The gas electron densities have been obtained from the [SII ]6716 Å/[SII ]6731 Å line ratio following Osterbrock (1989). When the latter line ratio was not measurable we adopted an standard density of =100 cm-3. In the cases where the ([OIII ]4959 Å+[OIII ]5007 Å)/[OIII ]4363 Å line ratio was measurable, we determined the electron temperatures applying the algorithms given by Gallego (1995). The corresponding oxygen, nitrogen and helium abundances were also computed using the algorithms given by Gallego (1995). Since the HeII 4686 Å emission-line fluxes were not measurable we could not determine the HeIII abundance. In addition, since the [SIII ]9069,9532 Å emission lines were not accessible, we assumed a ionization correction factor of 1 and, consequently, y=. A summary of the electron densities, temperatures and chemical abundances deduced is given in Table 4.
Table 4. Ionized gas diagnostic
Finally, we have compared the line ratios measured with the predictions of a grid of model nebulae taken from Martin (1997) and originally calculated with CLOUDY . The nitrogen-to-oxygen and carbon-to-oxygen abundance ratios used were those employed by Martin (1997). The oxygen abundance was 0.2 .
In Fig. 4 the extinction corrected [OIII ]5007 Å/H, [SII ]6717,6731 Å/H, [OII ]3727 Å/[OIII ]5007 Å and [NII ]6583 Å/H line ratios jointly with the models predictions have been plotted. We have drawn models with effective temperatures in the range 40000-50000 K and ionization parameters between log U=-1.91 and log U=-4.60. Solid-lines represent the change in the line ratios for different ionization parameter values between log U=-1.91 and -4.60 at increments of 4.7 in U. Thicker lines mean higher temperatures. The dashed-lines represent the change in the line ratios as a function of the effective temperature for a fixed ionization parameter. In all these diagrams the ionization parameter of the models increases from right to left. In Fig. 4a we also show the change in the line ratios measured along the major axis of the expanding bubble Mrk 86-B (GZG) from North to South (dotted-line ).
As it was pointed out by Martin (1997), the bulk of the discrepancy of these line ratios with the prediction of photoionization models suggests the existence of an aditional excitation mechanism. This discrepancy will be higher using lower metallicity models. The contribution of this additional mechanism (or mechanisms) is more significant, relative to that produced by photoionization, in the case of the #45, #54 and #70 star-forming regions. In the latter case, the anomalous line-ratios measured are probably related with enhanced shocked gas emission in the Mrk 86-B bubble fronts (see GZG). The contamination from the Mrk 86-B north lobe could be also responsible for the line ratios measured in the #54 region.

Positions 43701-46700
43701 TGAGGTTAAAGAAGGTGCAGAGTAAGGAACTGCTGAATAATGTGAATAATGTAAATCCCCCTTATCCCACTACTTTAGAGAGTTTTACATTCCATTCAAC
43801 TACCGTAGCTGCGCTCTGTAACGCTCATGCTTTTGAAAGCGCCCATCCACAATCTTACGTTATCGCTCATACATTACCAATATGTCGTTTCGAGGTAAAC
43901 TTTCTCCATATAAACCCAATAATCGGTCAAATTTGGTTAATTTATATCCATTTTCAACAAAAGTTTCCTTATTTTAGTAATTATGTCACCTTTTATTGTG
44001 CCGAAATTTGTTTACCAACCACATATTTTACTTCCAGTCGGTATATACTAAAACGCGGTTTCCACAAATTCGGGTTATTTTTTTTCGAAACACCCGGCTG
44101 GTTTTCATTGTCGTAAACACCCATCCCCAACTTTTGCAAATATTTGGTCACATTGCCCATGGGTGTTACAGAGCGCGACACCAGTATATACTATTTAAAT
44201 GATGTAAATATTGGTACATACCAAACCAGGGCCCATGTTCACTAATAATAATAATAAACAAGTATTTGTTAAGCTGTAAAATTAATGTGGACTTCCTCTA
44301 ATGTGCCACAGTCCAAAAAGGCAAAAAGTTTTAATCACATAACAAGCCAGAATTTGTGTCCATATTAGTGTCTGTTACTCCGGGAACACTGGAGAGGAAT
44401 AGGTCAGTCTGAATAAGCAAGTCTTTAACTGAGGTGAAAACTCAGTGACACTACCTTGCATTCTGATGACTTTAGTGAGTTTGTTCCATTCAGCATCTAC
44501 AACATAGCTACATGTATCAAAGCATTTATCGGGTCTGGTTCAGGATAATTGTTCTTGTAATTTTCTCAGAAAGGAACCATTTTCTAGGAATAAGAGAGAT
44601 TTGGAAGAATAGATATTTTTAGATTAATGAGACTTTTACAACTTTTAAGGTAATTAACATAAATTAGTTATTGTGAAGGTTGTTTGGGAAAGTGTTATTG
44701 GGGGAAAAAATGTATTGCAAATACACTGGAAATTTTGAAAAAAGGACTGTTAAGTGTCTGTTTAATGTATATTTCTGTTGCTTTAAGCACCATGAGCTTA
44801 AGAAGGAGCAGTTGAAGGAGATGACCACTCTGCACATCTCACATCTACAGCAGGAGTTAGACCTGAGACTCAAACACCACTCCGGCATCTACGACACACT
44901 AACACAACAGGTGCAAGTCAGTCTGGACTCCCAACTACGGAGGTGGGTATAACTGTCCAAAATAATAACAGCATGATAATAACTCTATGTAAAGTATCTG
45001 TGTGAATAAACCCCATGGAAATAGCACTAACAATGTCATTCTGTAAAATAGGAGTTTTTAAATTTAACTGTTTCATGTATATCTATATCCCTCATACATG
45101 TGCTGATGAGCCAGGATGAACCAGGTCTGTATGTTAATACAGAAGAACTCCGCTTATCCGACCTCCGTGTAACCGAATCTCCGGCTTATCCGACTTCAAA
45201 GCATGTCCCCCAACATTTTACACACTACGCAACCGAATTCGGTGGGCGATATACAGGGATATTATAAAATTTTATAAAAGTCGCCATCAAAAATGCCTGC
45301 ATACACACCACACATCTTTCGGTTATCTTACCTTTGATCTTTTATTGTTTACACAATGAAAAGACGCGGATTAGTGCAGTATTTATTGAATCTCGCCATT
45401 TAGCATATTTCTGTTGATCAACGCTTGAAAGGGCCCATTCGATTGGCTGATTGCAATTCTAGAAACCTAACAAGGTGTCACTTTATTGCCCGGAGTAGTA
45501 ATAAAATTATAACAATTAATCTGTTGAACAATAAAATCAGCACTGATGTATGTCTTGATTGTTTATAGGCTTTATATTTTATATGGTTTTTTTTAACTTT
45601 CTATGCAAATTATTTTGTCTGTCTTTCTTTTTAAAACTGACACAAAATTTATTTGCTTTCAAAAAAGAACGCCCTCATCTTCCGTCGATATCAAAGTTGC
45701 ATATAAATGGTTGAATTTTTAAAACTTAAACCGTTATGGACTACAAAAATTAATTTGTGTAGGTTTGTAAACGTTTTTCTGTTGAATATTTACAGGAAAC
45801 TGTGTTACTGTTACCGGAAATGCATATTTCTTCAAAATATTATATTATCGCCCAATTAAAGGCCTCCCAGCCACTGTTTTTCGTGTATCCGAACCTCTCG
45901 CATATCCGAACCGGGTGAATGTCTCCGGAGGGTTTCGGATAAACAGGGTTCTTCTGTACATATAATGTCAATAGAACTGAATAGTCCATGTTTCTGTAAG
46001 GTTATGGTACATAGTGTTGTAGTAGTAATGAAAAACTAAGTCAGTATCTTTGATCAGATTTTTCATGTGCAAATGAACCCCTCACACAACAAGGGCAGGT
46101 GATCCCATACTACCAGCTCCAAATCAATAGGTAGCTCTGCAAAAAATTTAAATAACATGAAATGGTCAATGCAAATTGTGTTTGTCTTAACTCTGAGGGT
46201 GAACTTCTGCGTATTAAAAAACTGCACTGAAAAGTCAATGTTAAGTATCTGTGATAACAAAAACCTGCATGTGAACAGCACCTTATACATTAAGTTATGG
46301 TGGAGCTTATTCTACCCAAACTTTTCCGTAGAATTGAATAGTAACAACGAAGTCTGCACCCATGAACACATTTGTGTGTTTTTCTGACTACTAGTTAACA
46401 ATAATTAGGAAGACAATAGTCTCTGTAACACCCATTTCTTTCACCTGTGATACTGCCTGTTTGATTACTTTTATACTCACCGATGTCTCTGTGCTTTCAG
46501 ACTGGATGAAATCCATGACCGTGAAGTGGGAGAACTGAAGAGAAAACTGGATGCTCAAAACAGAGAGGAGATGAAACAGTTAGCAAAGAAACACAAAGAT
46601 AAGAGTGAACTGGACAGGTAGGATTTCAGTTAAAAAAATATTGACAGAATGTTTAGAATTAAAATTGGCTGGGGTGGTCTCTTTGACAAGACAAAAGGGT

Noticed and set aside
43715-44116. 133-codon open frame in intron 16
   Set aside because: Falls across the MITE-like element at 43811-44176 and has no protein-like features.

3.5. Comments on several individual regions
#9, #10, #12, #22, #55, #57, #79, #84 and #85 : All these regions show photometric H emission, but very faint or undetectable R-band continuum emission. There are two feasible explanations for this very faint continuum emission.
First, these regions could be high gas density clumps photoionized by distant stellar clusters. Then, they should be placed in regions with intense diffuse H emission. This could be the case of the #9, #10, #12, #22, #55 and #57 regions.
On the other hand, at the early evolutionary stages of a starburst the emission-line equivalent widths can be as high as 1000 Å. Thus, star-forming regions with low burst strength will be only detectable by their H or [OIII ]5007 Å emission. This could be the case of the #79, #84 and #85 regions.
#26 & #27 : These regions conform a massive association (see GZG) with very complex structure. The best-fitting model for the #26 region yields an age of about 10 Myr with a high burst strength value. On the other hand, the #27 region is a younger burst (5 Myr) with low burst strength and complex H emission structure (see Fig. 5). The peculiar velocity profile obtained by GZG suggests that this association could belong to an independent stellar system merged with Mrk 86. In Fig. 5 we show the continuum and H structure of this association. From this figure is not clear if the H emission arises from photoionization of the #26, #27 or both stellar clusters. The H fluxes of the #26 and #27 regions given in Table 5 of Paper I are those measured for the north-east and south-west structures shown in Fig. 5 (right panel ), respectively.
#42, #70 & #18 : These regions correspond to the starburst precursors of the Mrk 86-A, Mrk 86-B and Mrk 86-C expanding bubbles, respectively (see Martin 1998, GZG). From Fig. 3 we observe that these regions have extreme properties. In particular, the #70 region shows the highest burst strength (excepting #45 region and the central starburst) and the #18 region is the youngest of the regions analyzed in Sect. 3.3.
© European Southern Observatory (ESO) 2000
Online publication: October 2, 2000